For some organizations, it can take some time before they achieve a model that fits across multiple teams.  Part of this is because it takes time for the development and security teams to both come up to speed on cloud and how security works in the cloud.  Templates are a great place to start, and they will evolve over time. 

One of the unintended benefits of frequent deployments is that it makes it difficult for an advanced persistent threat to do recon in cases where they are exploiting vulnerabilities on the VM.  With each new deployment, their foothold is lost, and they must go through the process of reestablishing it through the same exploits they used before.  More frequent vulnerability scanning and security monitoring should identify these exploits and enable you to fix them before the hacker can do more serious damage by taking down your environment or exfiltrating your data. 

DevOps toolsets help increase this velocity by standardizing the deployment pipeline and enabling multiple deployments, with failbacks if needed, with little or no application downtime.  Once you’ve implemented this internally, it’s difficult to go back to the all-hands-on deck, pressured rollouts within the change window that many organizations continue to struggle with today.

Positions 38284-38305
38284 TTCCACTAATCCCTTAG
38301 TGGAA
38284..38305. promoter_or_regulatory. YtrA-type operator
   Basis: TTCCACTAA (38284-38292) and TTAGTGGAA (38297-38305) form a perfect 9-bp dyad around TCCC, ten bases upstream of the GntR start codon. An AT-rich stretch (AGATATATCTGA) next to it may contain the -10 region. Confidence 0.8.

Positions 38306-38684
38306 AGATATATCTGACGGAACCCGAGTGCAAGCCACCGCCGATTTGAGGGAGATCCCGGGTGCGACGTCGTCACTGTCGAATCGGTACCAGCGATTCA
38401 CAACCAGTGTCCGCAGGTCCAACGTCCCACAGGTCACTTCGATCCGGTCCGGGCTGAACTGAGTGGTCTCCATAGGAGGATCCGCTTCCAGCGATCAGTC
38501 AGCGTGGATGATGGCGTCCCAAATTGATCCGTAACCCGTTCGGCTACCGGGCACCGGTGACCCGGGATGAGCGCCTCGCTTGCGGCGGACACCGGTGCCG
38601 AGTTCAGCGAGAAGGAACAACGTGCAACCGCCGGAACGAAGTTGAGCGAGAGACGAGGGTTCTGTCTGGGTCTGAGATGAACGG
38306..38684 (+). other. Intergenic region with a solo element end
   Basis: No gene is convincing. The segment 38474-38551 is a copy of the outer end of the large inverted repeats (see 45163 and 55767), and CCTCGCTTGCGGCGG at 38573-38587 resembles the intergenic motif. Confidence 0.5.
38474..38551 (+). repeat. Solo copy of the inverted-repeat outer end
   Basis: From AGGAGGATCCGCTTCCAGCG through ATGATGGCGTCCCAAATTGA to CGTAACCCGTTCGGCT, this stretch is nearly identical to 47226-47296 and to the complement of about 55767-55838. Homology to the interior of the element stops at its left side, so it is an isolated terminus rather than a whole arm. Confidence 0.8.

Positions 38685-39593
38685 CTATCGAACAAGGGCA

This blog post expanded on some of the best practices we introduced in this webinar.  For more information about how we protect applications and services running on Azure, please check out our Azure page.

Security is a shared responsibility: Microsoft provides physical security, instance isolation, and protection for foundational cloud services, while you are responsible for securing the applications and data in your environment.

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About the Author

Vince Bryant - Cloud Platform Partner Executive

Vince Bryant

Vince Bryant, Cloud Platform Partner Executive - Vince is Alert Logic’s business relationship manager for Microsoft.  Prior to joining Alert Logic, he worked at an early state EdTech startup operating within the University of Washington, and advised technologists on commercialization and spin-out strategies as part of the UW Center for Commercialization (C4C).  He also has worked in Corporate Development and Technology Alliances at Hitachi Data Systems and EMC Corporation.